The Envision EN7450 is a 17-inch LCD monitor with both analog and digital inputs. Its silver base and white bezel make it an attractive companion for the Mac mini, and if you happen to own a G4-powered mini, you’ll be interested in the display’s integrated USB hub, speakers, and low price. But because of its relatively narrow viewing angle, tinny-sounding speakers, and slightly fuzzy text, the EN7450 may be better in concept than it is on your desk.
Setting up the display is easy: Just unpack the monitor and remove the small plastic plate on the back that conceals the connection ports. Connect the signal cable (analog or DVI), external power brick and, optionally, the speaker and USB uplink cables.
Once set up, you’ll find that the display doesn’t offer height adjustment, swivel or pivot capability—just a subtle front-to-back tilt range. The speakers are an improvement over the mini’s built-in speakers, but that isn’t saying much.
When connected to a Mac, the display boots into its native 1280-by-1024 pixel resolution. Like many displays, the default color profile is on the blue side. Once calibrated, the display’s colors were more acceptable, and its grays were more neutral—at least while you’re sitting right in front of it. If you move from side to side, or look up and down, colors begin to shift and the contrast fades. Unless you often collaborate closely with others in front of your display, this limited viewing angle shouldn’t be much of an issue. Text on the EN7450 looked good, though text sizes looked a bit fuzzy at smaller point sizes.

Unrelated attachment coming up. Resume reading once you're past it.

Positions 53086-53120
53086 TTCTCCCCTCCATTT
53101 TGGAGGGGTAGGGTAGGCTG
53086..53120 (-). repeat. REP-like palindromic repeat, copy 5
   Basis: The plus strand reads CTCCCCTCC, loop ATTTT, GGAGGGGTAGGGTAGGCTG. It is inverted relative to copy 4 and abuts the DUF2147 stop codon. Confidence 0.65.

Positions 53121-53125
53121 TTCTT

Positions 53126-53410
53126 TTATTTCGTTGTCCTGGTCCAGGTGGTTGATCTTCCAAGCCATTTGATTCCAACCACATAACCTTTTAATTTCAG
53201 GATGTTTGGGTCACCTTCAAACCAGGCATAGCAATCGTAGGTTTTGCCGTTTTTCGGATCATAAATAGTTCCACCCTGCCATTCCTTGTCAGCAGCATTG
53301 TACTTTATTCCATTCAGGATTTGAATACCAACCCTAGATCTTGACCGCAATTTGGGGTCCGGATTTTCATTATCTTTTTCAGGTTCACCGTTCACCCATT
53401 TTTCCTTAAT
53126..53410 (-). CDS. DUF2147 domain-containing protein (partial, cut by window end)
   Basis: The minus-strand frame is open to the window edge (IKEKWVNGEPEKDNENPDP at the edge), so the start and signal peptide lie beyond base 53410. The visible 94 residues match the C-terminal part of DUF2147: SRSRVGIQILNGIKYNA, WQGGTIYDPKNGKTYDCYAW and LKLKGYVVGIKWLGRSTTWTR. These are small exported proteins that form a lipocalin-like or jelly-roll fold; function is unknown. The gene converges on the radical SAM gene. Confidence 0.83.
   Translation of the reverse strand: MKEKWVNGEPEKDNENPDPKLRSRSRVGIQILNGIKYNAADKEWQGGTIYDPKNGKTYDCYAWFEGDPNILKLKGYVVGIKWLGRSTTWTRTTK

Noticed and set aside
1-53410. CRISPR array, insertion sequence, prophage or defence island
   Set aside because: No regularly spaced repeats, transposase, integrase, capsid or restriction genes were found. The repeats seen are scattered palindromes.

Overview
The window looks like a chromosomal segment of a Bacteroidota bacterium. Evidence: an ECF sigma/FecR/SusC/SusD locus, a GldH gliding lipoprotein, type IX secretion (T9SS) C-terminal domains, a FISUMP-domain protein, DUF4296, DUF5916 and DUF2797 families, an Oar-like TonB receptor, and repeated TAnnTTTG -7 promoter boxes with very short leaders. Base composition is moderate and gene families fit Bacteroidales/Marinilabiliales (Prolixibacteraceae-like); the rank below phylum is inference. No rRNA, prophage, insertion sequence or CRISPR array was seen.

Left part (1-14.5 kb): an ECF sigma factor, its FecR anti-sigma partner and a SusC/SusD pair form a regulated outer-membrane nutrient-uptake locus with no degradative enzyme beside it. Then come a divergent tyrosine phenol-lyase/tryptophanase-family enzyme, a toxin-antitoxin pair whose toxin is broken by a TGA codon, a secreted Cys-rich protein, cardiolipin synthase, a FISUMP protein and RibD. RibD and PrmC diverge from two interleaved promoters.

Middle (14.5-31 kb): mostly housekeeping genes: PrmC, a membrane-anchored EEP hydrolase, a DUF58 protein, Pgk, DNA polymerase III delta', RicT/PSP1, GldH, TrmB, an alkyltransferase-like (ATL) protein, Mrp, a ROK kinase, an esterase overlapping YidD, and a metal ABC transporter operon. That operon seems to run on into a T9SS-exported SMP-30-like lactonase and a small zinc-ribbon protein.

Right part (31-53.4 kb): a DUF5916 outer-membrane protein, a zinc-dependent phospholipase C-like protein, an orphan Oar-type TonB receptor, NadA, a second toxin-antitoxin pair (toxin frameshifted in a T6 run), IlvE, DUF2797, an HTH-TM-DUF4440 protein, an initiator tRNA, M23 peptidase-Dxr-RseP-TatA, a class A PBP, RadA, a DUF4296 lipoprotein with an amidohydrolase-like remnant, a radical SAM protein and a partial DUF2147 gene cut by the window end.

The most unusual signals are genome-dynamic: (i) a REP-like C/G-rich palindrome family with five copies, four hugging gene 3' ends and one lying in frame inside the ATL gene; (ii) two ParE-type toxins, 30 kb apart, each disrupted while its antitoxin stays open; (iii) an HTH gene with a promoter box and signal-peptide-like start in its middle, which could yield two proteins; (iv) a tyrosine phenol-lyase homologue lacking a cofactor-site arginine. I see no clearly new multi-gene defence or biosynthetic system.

Scale = Excellent, Very Good, Good, Flawed, Unacceptable
||1 DVI, 1 analog
|Dimensions (height x depth x width in inches)
||16.5 x 6.8 x 14.5
||Built-in speakers, USB hub
Macworld’s buying advice
The Envision EN7450 LCD monitor is fine for an inexpensive 17-inch display. Consider it if you’re looking for a bargain-priced monitor to complement your Mac mini.
James Galbraith is
’s Lab director.